Spotify’s Q4 Results: Market Overreacting To Short-Term Noise

Spotify Hosts The Joe Rogan Experience Podcast

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A few weeks ago I published an article explaining my thesis for buying shares in Spotify (NYSE:SPOT). In that article, I argued that Spotify has strong market leadership in music streaming, but is expanding into other areas (e.g., podcasts, audiobooks, and live audio events), increasing opportunities for monetization and gross margin expansion. Spotify also benefits from several long-term tailwinds – such as the secular decline in radio and increasing consumer preferences for personalisation – and is led by a visionary founder (Daniel Ek) with significant skin in the game. All of Spotify’s main top-line metrics, including total monthly active users (MAUs), premium subscriber count, and total revenue growth, have grown at a 20%+ CAGR since Q1 2018, increasing Spotify’s market share of the global audio streaming market. The kicker? All of this for 3x forward sales and 11x forward gross profit.

Within days of publishing that article, Spotify found themselves caught in the middle of a media controversy related to a number of Joe Rogan Experience podcast episodes which were deemed by many to be spreading misinformation about COVID-19 vaccines. As a consequence, a number of famous musicians (e.g., Neil Young and Joni Mitchell) withdrew their music from the platform and a number of media outlets have speculated that this could be the start of a ‘mass exodus’ of Spotify users.

While these events could impact Spotify’s financials and brand reputation in the short-term, I personally think this will turn out to be a non-event. Just think about all the media controversies and public backlash Meta Platforms (NASDAQ:FB) shrugged off in their stellar run from 2016-2021 where shares rose more than 200%.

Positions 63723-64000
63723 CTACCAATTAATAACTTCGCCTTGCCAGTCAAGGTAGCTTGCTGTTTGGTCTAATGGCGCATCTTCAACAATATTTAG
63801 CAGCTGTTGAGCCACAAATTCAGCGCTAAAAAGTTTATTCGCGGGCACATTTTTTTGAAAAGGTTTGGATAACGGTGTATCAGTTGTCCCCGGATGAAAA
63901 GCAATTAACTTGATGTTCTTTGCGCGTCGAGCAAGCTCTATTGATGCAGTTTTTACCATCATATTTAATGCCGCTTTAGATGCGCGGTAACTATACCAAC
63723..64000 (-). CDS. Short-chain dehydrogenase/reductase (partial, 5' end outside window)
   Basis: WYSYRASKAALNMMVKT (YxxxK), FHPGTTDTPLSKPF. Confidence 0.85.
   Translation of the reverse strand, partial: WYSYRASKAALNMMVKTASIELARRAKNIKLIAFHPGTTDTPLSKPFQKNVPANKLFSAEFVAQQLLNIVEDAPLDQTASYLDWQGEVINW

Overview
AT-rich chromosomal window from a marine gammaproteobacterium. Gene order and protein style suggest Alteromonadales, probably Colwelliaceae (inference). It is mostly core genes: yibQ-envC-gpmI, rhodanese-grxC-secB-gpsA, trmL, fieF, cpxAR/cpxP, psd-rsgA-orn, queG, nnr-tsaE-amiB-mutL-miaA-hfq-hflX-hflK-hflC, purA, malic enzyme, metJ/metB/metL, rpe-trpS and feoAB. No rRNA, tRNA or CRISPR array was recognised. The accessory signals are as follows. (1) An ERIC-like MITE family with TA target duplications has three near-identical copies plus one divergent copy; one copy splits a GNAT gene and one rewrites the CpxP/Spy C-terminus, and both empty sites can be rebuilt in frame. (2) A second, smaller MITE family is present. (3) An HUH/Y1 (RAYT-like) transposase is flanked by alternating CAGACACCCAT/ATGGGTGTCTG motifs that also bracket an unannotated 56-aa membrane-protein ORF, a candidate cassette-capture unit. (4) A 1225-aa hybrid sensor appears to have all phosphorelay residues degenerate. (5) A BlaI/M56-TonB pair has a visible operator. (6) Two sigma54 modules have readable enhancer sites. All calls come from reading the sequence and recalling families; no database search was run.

When making investment decisions, I prefer to look at financial results and conference call transcripts, rather than media reports and public consensus. In this short article, I break down Spotify’s latest Q4 2021 results and provide important context for their weaker-than-expected guidance for Q1 2022.

Strong Q4 2021 Results

1) Continued organic growth in total MAUs and premium subscribers

In Q4 2021, Spotify continued their trend of organic growth in total MAUs and premium subscribers, with both growth rates accelerating from the prior quarter. Total MAUs increased to 406m (+7% QoQ; +18% YoY), which was at the higher end of their guidance for 400-407m. Total MAUs increased > 10% YoY in all regions, including Europe, North America, Latin America, and Rest of World.

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Spotify Total MAUs (Author Generated)

Growth in premium subscribers was also strong, reaching 180m (+5% QoQ; +16% YoY). Similar to total MAUs, the number of premium subscribers was at the high end of Spotify’s guidance for 177-181m. This growth in premium subscribers is even more impressive when considering that Spotify shortened the length of their holiday promotional campaign during Q4 from six weeks to four weeks.

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Spotify Premium Subscribers (Author Generated)

2) Impressive growth in both premium and ad-supported revenues

As we’ve come to expect, Spotify reported another quarter of > 20% YoY revenue growth. Total revenues were slightly ahead of guidance and increased to €2.69b (+8% QoQ; +24% YoY), driven by 22% YoY growth in premium revenues and 40% YoY growth in ad-supported revenues. This was the first quarter where ad-supported revenues accounted for more than 15% of Spotify’s total revenue.